1845- In Washington, D.C., on the grounds south of the Executive Mansion, 12 rockets are accidentally fired into the crowd, killing James Knowles and Georgiana Ferguson and injuring several others.   In Ithaca, N.Y., 3 persons are killed by an exploding cannon.

1853-  Some 500 residents of Baltimore go on an excursion to Annapolis, MD., and while there, some of them fight with a group of Annapolitans resulting in 2 persons killed, and several injured.

1854-  The mayor of Wilmington, Delaware, is mobbed by a group of angry citizens after putting City Council member Joshua S. Valentine in jail for setting off firecrackers.

1855- In Worcester, Mass., angry citizens demonstrate against the city officials there who had refused to fund the town's Fourth of July celebration; in Columbus, Ohio, a parade of firemen, Turners and other societies, turns into a huge riot, resulting in one dead and several injured.

1856- The first Fourth of July celebration "west of the Big Woods" in Minnesota occurred and consisted of a bear hunt by several hunters. No report of any bears being killed or maimed.

1857- In Boston at the Navy Yard, the frigate Vermont is set on fire when "a wad" from an artillery salute "was blown on board of the hull"

1858-  At Niagara Falls, N.Y., at the celebration of the opening of the hydraulic canal, the dam gives way and water floods the area, but no one is critically injured. 
Alfred Cornelius Howland (American painter, 1838-1909) Fourth of July Parade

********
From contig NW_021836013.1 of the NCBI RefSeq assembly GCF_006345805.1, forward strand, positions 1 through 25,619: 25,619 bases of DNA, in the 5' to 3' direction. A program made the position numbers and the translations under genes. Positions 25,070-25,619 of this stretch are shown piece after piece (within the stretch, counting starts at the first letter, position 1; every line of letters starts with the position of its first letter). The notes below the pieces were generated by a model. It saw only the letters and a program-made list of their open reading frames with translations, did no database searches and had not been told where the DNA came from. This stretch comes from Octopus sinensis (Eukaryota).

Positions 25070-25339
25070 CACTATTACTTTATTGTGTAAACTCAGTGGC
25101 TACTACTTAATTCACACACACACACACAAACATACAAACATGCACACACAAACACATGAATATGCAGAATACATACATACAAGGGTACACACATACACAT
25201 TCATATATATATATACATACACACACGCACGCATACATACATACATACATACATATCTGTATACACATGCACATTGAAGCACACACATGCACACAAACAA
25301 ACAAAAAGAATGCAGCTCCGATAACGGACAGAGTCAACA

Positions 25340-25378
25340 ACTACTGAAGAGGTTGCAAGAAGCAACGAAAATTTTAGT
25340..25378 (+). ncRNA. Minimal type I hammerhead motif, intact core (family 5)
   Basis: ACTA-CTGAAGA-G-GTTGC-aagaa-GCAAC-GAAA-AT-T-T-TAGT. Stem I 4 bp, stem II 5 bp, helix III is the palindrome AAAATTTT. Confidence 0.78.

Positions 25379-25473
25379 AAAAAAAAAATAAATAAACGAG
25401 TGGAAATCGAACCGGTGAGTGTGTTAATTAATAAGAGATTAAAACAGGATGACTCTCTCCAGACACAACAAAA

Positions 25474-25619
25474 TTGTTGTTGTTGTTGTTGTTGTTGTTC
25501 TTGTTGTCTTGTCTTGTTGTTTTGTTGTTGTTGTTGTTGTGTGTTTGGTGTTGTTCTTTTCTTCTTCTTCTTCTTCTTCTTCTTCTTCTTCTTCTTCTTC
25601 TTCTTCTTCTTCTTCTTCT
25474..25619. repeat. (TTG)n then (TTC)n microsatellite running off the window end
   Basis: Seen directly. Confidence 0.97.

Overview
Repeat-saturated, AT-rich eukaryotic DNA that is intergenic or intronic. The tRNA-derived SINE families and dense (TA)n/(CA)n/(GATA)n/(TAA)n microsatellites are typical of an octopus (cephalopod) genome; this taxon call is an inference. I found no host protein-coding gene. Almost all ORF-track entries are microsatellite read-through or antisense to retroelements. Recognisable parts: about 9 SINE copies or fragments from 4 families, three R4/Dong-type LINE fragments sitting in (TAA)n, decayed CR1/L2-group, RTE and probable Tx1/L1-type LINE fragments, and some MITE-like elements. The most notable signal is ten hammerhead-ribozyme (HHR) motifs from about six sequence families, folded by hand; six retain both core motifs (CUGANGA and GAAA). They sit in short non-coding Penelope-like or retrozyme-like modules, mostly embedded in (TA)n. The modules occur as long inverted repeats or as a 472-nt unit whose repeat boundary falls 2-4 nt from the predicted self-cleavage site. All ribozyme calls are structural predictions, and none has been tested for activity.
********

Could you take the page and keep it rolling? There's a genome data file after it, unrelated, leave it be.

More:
1860- In Jamestown, N.Y., the Museum Society, made up of children between the ages of 10 and 15, take charge of the celebration there, because most of the adults are not in town, but in Randolph, N.Y., celebrating without their children.

1863-  In Gettysburg, Pa., as the Rebel troops are making their escape from the great battle just fought there, when someone throws firecrackers among the ambulances carrying the wounded and causes a stampede of the horses and panic among the troops. 

1864- Secretary of State William Seward, riding in a carriage celebrting the 4th, narrowly avoids fatal injury when a rocket, set off by a young boy, strikes him above his eye.

1866- One of the worst fires ever to occur on Independence Day takes place in Portland, Maine, the blame was placed on an errant firecracker.

1867- In Washington DC, two members of the House of Representatives are arrested for violating a city ordinance prohibiting the setting off of firecrackers in the public streets. And a freight train carrying a "large quantity of fireworks" on route to a celebration in Springfield, MA derails near Charleston and the train is completely wrecked.